In order to permit statistical comparisons between the two samples, the data sets from the two separate samples were merged together on like questions. The sample versions (Version 1 for Safety Belt Usage and Version 2 for Child Safety Seats) were cross-tabulated with each of the survey questions that had been asked in an equivalent fashion in the two samples. A chi-square test was conducted for each of these cross-tabulations to test for the independence of the samples.
An exact test of independence was calculated to test the differences between the two samples. Pearson's chi-square is a widely used statistic to test the hypothesis that the row and column variables are independent. It is calculated by summing over all cells the squared residuals divided by the expected frequencies. The calculated chi-square is compared to the critical points of the theoretical chi-square distribution to produce an estimate of how likely (or unlikely) this calculated value is, indicating if the two variables are in fact independent. This probability is also known as the observed significance level of the test. If the probability is small (greater than 0.05), the hypothesis that the two variables are independent is rejected.
No statistically significant difference (at the .05 level) was found between the two samples on most of the vehicle characteristics (e.g., type of vehicle driven most often, airbags in vehicle, location of airbags, type of seatbelts in vehicle), driver behaviors (e.g., drive everyday, ever injured in crash), or demographic characteristics (White, Black, Hispanic, gender, marital status, interview conducted in Spanish).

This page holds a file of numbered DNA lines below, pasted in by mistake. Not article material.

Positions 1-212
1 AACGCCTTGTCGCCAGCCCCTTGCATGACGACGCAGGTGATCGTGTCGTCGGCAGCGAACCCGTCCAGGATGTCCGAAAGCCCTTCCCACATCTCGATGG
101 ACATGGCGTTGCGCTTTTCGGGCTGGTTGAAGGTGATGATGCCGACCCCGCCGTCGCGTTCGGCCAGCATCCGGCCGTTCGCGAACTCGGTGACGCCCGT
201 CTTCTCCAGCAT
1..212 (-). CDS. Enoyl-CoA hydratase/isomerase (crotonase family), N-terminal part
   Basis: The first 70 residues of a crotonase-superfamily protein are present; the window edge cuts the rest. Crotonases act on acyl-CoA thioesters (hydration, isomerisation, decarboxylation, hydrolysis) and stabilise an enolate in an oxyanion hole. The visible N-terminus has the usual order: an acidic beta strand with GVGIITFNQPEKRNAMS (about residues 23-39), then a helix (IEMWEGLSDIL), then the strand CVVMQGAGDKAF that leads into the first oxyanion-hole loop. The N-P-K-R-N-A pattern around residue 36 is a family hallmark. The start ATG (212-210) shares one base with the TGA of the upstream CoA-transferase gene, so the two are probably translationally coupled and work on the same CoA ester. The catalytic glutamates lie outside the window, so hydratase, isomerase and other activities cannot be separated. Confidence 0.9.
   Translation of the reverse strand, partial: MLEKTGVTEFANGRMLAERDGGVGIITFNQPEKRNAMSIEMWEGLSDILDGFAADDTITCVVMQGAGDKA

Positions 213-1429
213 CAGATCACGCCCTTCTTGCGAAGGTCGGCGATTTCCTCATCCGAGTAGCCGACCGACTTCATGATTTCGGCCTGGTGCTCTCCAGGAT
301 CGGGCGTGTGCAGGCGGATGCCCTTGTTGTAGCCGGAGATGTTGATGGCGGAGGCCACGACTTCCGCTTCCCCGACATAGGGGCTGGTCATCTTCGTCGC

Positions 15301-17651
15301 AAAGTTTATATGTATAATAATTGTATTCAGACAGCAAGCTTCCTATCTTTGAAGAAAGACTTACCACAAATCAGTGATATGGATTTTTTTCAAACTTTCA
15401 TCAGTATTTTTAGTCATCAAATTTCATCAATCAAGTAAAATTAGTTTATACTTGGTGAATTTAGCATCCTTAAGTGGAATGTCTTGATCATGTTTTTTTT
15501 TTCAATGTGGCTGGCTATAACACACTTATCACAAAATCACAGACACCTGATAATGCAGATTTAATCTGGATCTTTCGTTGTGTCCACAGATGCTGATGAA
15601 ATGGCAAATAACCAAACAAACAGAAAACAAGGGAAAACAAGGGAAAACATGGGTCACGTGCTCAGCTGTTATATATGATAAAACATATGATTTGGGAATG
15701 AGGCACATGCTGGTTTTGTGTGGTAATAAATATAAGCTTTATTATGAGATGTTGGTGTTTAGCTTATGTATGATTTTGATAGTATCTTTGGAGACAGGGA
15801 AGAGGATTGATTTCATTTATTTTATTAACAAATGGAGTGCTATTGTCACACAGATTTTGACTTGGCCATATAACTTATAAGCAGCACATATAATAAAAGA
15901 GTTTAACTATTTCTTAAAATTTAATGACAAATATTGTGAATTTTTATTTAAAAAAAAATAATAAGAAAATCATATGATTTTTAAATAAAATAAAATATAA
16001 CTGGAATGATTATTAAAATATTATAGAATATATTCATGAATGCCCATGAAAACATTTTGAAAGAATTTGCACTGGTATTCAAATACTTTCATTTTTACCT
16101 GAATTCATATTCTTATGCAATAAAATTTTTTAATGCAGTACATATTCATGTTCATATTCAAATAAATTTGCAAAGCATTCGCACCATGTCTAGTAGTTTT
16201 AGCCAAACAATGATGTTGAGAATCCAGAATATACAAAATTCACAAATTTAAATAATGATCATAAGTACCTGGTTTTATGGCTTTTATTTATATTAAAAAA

There are, nonetheless, a limited set of differences large enough to be
statistically significant with samples of this size. The proportion of drivers
who always wear their shoulder belts is slightly higher in Version 1 (84.1%)
than in Version 2 (82.1%), as is the proportion that always wears lap belts
(83.2%-81.2%). Although the combined use (always) of any seatbelt is also
slightly higher in Version 1 (84.6%) compared to Version 2 (82.8%), when
the measure is limited to those who have always worn their seatbelt in the
past year the difference (70.8%-69.4%) is no longer statistically significant.
The proportion of the sample with at least some college education (57.8%-55.4%)
and incomes of $75,000 or more (25.0%-22.1%) is also slightly higher in Version
1 than in Version 2. These demographic differences in the two samples are
consistent with the slight differences in seatbelt usage in the two samples.